Those of us 30 and older, tend to associate spy fiction with the cold war. While there are tons of books still coming out set during the golden spy era of the cold war, there is also a new a vibrant selection of spy fiction for the 21st century.
In fact, it is these series of "not your father's spy fiction" that I will be focusing on for my annotated list to go with the display. It will go live on 8/3.
But before that, I feel inspired to share some of the newer spy series for today's Monday Discussion.
The man who was the first to revive the dying spy genre was Daniel Silva with his art restorer/ex-Mossad agent Garbriel Allon. With the reluctant and traumatized ex-assassin hunting another assassin storyline, of the first book in the series, The Kill Artist, readers were drawn in to a new kind of spy series; one that Silva has keep strong, book after, best selling book. Allon is a conflicted killer who is interesting and brilliant. Silva has brought what used to be the untouchable, superhuman spy back down to a fragile, fallible, human level. These are great books for any reader, spy fiction fan or not.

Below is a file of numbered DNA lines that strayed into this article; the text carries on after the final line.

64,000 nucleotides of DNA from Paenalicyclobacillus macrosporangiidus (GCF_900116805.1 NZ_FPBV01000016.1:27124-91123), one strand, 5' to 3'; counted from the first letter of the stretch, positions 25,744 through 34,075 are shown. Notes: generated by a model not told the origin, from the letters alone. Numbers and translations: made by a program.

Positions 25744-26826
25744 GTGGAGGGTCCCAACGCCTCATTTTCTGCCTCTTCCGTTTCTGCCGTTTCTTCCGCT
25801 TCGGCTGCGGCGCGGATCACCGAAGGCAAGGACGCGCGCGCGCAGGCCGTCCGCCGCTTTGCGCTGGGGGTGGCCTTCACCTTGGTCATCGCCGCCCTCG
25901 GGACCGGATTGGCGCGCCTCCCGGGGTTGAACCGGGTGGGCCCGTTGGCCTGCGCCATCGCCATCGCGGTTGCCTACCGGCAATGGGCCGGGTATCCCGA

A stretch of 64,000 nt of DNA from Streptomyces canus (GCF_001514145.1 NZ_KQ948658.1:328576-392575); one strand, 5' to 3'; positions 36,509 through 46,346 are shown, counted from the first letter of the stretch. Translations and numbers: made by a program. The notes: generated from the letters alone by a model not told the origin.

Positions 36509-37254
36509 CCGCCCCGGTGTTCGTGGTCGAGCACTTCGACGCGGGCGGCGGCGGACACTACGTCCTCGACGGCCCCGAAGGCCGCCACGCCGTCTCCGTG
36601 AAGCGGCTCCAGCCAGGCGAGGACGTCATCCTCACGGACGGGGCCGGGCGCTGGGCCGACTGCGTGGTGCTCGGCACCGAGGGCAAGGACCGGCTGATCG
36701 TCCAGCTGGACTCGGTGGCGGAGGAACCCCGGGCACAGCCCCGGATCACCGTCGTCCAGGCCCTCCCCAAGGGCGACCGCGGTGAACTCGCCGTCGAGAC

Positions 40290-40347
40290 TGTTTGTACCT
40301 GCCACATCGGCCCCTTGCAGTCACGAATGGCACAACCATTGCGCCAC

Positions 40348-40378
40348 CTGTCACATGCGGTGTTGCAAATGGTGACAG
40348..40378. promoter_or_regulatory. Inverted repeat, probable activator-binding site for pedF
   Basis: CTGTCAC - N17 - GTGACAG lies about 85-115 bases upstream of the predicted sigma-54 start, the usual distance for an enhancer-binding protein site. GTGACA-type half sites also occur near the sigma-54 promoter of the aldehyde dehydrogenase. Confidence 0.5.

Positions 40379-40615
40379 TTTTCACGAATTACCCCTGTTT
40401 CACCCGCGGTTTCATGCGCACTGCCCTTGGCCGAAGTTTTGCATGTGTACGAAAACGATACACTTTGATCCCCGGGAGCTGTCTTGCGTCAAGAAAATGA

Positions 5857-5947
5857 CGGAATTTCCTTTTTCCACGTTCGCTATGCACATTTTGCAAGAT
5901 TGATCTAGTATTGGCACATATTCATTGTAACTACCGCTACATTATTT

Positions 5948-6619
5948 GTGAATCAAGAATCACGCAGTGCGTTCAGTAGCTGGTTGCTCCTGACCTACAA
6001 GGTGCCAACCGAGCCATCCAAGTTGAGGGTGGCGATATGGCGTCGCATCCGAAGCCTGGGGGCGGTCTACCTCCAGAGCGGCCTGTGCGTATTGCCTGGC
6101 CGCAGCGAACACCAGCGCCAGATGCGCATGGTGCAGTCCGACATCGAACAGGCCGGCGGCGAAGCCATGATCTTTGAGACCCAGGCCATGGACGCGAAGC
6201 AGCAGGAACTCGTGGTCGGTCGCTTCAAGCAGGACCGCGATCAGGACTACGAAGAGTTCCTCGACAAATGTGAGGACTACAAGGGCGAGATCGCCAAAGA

Last year I also read Once a Spy by Keith Thomson. Here, an aging CIA agent is in the beginning stages of Alzheimer's, and some other agents are out to assassinate him before he inadvertently spills government secrets. Click here for my full report. A second book in the series was just released this year.
I am also intrigued by Barry' Eisler's Rain series which follows a half Japanese, half American spy,
Olen Steinhauer's Milo Weaver trilogy which begins with The Tourist as Weaver, a Black-Ops CIA agent post-pones his suicide for one more case, and Brett Battles' Jonathan Quinn series which features a freelance, professional "cleaner" who specializes in disposing of bodies and tying up loose ends.
Of course, even with all of these new spies the old classics like Ludlum, Le Carre, and the James Bond books both old and new are still a great read for a wide audience.
So for today's Monday Discussion, tell me about a spy book you enjoy. Don't forget you can include any memoirs or biographies of real life spies if you want.
Click here for the Monday Discussion archive.